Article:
You Turkeys! is a funny addition to the Mates series, a full colour illustrated chapter book for lower primary aged readers. Whilst the story is high in humour, and complemented by quirky illustrations, it also gives a gentle message about conservation and wildlife.

Aimed at beginning readers transitioning to chapter books, You Turkeys! is suitable for school or private reading.

You Turkeys! (Mates)

You Turkeys! (Mates), by Michael Gerard Bauer, illustrated by Nahum Ziersch
Omnibus, 2010
ISBN 978186291816

This book can be purchased online from Fishpond.

Dinosaur Knights, by Michael Gerard Bauer

Tens of millions of years before the earliest humans would tread the same earth, a giant theropod lowered its snout to the forest floor and sniffed.
It was almost time.
A second, more urgent, need now joined the bitter hunger already clawing away in its stomach. The big dinosaur arched its neck skyward and stared with unblinking eyes through the edges of the forest to the flood plain below. Soon a small parcel of air laced with promise of warm flesh and brittle bone streamed through its nostrils.

Dinosaur Knights brings together the past, the even further past and the near future. An ambitious team of scientists, backed by private interests, hope to transport a live dinosaur to the future by stretching time. A sceptical investigative journalist has been flown in from Australia to record the anticipated culmination of years of research. The viewpoint changes constantly as the reader experiences life in the different time zones. In the future, the journalist seeks to understand the motivation for wanting a live dinosaur. In the middle ages, twin boys of complementary natures (one a would-be warrior, the other a would-be healer) struggle to save their father from a corrupt official. And in the prehistoric past, a carnivore dinosaur hunts. Tension escalates as a thread is pulled through all three times.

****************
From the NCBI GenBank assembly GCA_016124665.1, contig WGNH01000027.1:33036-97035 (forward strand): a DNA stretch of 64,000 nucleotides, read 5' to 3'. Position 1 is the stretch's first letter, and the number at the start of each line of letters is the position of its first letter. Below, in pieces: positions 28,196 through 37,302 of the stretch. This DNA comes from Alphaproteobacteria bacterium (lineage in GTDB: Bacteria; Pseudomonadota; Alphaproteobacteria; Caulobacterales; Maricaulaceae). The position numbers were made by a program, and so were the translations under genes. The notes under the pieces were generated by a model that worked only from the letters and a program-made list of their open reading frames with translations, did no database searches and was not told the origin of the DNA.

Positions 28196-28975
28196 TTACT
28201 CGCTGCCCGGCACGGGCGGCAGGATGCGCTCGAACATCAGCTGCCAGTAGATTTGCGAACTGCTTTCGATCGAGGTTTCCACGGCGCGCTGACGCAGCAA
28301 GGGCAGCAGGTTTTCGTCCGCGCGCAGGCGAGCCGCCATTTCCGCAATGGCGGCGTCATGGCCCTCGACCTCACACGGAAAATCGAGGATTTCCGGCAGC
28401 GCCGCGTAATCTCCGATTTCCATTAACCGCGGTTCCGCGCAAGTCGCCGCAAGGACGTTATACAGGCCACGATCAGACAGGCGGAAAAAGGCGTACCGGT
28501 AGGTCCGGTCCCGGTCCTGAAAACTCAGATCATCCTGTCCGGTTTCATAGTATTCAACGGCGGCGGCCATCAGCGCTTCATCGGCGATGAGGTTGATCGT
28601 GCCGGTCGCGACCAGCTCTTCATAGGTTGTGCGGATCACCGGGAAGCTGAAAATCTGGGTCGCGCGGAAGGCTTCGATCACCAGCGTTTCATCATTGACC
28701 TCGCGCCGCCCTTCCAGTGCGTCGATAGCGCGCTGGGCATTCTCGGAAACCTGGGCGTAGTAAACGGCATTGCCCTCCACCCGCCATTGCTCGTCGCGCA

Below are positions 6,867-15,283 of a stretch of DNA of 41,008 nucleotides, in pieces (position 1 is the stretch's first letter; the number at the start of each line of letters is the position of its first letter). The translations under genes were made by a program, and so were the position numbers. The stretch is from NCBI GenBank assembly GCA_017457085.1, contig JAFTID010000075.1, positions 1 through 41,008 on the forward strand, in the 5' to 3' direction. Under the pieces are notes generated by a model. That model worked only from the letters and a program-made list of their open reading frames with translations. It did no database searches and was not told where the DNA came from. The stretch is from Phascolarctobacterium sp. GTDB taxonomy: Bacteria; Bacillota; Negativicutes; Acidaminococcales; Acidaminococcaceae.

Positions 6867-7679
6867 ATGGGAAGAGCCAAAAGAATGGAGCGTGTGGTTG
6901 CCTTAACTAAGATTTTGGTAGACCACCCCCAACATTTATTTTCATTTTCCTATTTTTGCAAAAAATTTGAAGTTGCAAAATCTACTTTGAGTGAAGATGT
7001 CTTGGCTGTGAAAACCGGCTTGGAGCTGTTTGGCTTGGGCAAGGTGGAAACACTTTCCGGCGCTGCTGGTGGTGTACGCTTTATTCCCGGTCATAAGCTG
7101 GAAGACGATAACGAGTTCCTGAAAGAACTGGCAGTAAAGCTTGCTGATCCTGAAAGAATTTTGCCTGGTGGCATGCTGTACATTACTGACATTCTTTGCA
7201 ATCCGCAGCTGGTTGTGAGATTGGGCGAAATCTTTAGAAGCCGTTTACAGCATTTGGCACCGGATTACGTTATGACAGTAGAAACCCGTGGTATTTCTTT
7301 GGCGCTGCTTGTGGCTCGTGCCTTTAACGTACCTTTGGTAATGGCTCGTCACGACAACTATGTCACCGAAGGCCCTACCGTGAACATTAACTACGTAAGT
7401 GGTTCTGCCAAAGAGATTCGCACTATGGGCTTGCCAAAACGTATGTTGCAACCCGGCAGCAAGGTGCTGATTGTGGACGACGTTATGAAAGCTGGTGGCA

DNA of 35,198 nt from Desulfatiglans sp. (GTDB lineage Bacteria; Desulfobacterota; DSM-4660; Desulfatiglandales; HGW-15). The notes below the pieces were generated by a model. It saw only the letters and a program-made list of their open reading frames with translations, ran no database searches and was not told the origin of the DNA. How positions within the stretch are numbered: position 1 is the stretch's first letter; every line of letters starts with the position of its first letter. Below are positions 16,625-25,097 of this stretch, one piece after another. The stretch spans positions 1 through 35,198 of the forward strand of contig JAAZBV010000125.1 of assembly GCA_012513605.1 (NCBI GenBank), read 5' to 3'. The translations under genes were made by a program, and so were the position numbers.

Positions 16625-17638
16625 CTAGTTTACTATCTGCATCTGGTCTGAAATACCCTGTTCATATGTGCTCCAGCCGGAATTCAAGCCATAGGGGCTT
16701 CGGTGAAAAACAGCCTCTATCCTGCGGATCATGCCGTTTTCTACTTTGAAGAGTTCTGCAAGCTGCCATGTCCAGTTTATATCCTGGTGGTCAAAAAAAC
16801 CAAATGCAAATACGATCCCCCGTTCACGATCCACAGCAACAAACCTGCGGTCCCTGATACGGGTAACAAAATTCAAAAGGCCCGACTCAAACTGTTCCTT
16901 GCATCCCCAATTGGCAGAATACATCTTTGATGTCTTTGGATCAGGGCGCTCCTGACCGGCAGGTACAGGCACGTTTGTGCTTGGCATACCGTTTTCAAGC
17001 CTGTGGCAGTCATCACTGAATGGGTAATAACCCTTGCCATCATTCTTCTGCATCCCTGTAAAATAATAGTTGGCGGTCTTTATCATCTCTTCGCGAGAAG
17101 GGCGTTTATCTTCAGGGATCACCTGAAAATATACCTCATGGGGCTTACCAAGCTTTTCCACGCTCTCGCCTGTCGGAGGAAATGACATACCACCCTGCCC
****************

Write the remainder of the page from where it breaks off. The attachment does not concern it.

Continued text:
Knights, dinosaurs and modern science are an unusual combination given their existences didn’t ever overlap. Or did they? Bauer postulates a scientific ‘what if?’ and creates a film scene-like story where the impossible happens. The short chapters and scene-shifting from time period to time period keeps the pace a-cracking. Symbols at the start of each chapter make it clear which period is hosting the action. Then it changes when the dinosaur is stranded in the middle ages and the chapter headings cue the viewpoint character/s. Quotes from Einstein accompany each of the three parts. Along the way, morals and ethics are examined – in an age appropriate way – and provide ample opportunity for discussion. In the future, the scientist and the journalist both investigate in their own way. In the middle ages, two boys suffer for the politicking of others in the castle and in the time of the dinosaurs, the therapod seeks to survive. A thrilling story which lasts beyond the final words. Recommended for upper primary readers.

Dinosaur Knights

Dinosaur Knights, Michael Gerard Bauer
Omnibus Books 2009
ISBN: 9781862917958

This book can be purchased online at Fishpond. Buying through this link supports Aussiereviews.

Ishmael and the Return of the Dugongs, by Michael Gerard Bauer

Ishmael Leseur.